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Monday 18 November 2019

€2.3m bill for trips to conferences

Cormac McQuinn and Paul Melia

AN eye-watering €2.3m was spent last year to help councillors criss-cross the country to attend conferences on topics such as volcanic ash clouds, nuclear power and how to use Facebook and Twitter.

An Irish Independent investigation into the conference habits of councillors revealed:

• Five councillors from Donegal travelled to Wexford for a conference on local government budgets, even though an almost identically titled seminar was taking place in Letterkenny the very same weekend.

• A Wexford councillor travelled to the Letterkenny conference on the same weekend.

• Thirty-four councillors travelled from around the country to Co Cork for a conference titled 'Optimising Taxation Allowances and Benefits'.

• Sixteen attended a conference on 'Effective Representations through Radio, TV, Press, Facebook, Twitter'.

• A total of 112 councillors travelled to Glenties, Co Donegal -- 15 from Co Kerry alone -- for the annual political junkies' convention at the MacGill Summer School.

The investigation also found that Clare County Council spent the most on conference attendance of any local authority, forking out €120,595 on 251 separate trips by councillors in 2011.

Some 15 of its councillors travelled to conferences held by the Nuclear Free Local Authorities organisation in Newry and Wexford, at a cost of more than €8,000.

Cork County Council wasn't far behind in its expenditure, with local representatives' conference-going costing taxpayers €120,516.

In November 2011, five members of Donegal County Council travelled to Bunclody, Co Wexford, for a conference called 'Training Seminar for Councillors: The Local Government Budget 2012'.

The same weekend, November 18 to 20, the Silver Tassie Hotel in Letterkenny was hosting a similar conference called 'Local Governance Training Seminar: Local Authority Budgets 2012', which was attended by Wexford councillor Michael Kinsella.


Asked why he chose to travel to Donegal when a similar conference was taking place in his own county, Mr Kinsella said: "I can honestly say I didn't know there was one in Bunclody."

He said he "certainly" would have attended the closer conference to save money if he'd known it was on.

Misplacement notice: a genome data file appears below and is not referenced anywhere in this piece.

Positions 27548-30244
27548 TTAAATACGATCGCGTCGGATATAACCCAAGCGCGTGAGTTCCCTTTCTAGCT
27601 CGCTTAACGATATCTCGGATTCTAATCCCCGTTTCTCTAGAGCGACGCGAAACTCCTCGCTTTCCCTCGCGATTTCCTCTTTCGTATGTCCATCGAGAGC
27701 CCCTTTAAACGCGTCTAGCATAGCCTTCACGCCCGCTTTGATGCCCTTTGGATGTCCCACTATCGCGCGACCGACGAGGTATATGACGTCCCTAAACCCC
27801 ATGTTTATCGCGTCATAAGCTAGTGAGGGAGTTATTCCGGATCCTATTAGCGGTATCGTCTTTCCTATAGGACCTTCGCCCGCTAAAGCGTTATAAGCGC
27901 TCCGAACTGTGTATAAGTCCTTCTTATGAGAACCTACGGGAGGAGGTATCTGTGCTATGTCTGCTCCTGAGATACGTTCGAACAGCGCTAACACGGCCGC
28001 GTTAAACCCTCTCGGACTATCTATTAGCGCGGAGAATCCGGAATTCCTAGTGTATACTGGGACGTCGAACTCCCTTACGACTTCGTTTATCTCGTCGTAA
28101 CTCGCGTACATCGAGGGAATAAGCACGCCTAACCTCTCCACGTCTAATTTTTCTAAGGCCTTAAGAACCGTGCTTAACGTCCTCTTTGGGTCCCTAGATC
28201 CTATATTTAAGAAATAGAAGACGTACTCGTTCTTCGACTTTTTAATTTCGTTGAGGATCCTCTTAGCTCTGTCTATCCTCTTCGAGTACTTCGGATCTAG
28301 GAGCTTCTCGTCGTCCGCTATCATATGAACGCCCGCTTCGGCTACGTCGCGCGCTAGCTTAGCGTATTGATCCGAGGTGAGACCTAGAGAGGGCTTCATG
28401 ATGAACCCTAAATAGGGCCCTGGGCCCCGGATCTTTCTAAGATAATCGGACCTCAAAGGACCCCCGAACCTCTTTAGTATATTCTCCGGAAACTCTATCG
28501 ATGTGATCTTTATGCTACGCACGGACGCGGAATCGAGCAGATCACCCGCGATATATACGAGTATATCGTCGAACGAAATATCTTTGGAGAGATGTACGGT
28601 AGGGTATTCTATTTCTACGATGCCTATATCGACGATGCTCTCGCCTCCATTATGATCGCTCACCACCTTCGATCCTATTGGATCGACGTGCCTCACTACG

One of the Donegal representatives who travelled to Bunclody -- Fine Gael's Cllr John Ryan -- also said he wasn't aware that a similar conference was being held in his own county.

Asked why the five councillors from Donegal didn't at least car-pool to go to the Co Wexford event, he replied: "That's a very good question", but said he hadn't known which other councillors were travelling.

He said: "There are anomalies with the way people go about the country to go to conferences. I think the system is fundamentally flawed."

The cost of the Donegal councillors' trip came to €3,031, including mileage expenses.

Labour councillor Frank McBrearty defended the trip.

"It was actually the best conference I was ever at. The speaker was an absolute wealth of knowledge," he said.

"I've been to a number of conferences that weren't a benefit, I'm being honest about it, but that was definitely a very, very good conference."

He denied travelling to Wexford to maximise his mileage claims, as did Cllr Michael McBride.

He said: "I felt that the agenda (of the conference in Bunclody) was more beneficial to me. That's the reason I went there and I stand over it."

Cllr Barry O'Neill said that to date he had not claimed any travel expenses for the trip, while Cllr Michael Doherty did not respond to attempts to contact him.

Many of the conferences are organised by companies with links to sitting or former politicians.

Seamus Walsh, a Fianna Fail councillor on Galway County Council, is a director of Esperanza Enterprises.

Last year, it organised conferences on subjects as diverse as planning, European law on human rights, local government reform, renewable energy, public sector expenditure and health and safety.

Niall Dennehy, a former Fianna Fail councillor in South Tipperary and Clonmel Borough Council until 1999, is a director of Kadenza Consultancies.

Among the conferences it organised last year was one on 'Effective Representations through Radio, TV, Press, Facebook, Twitter' in Letterkenny, which cost €145 to attend.

Irish Independent

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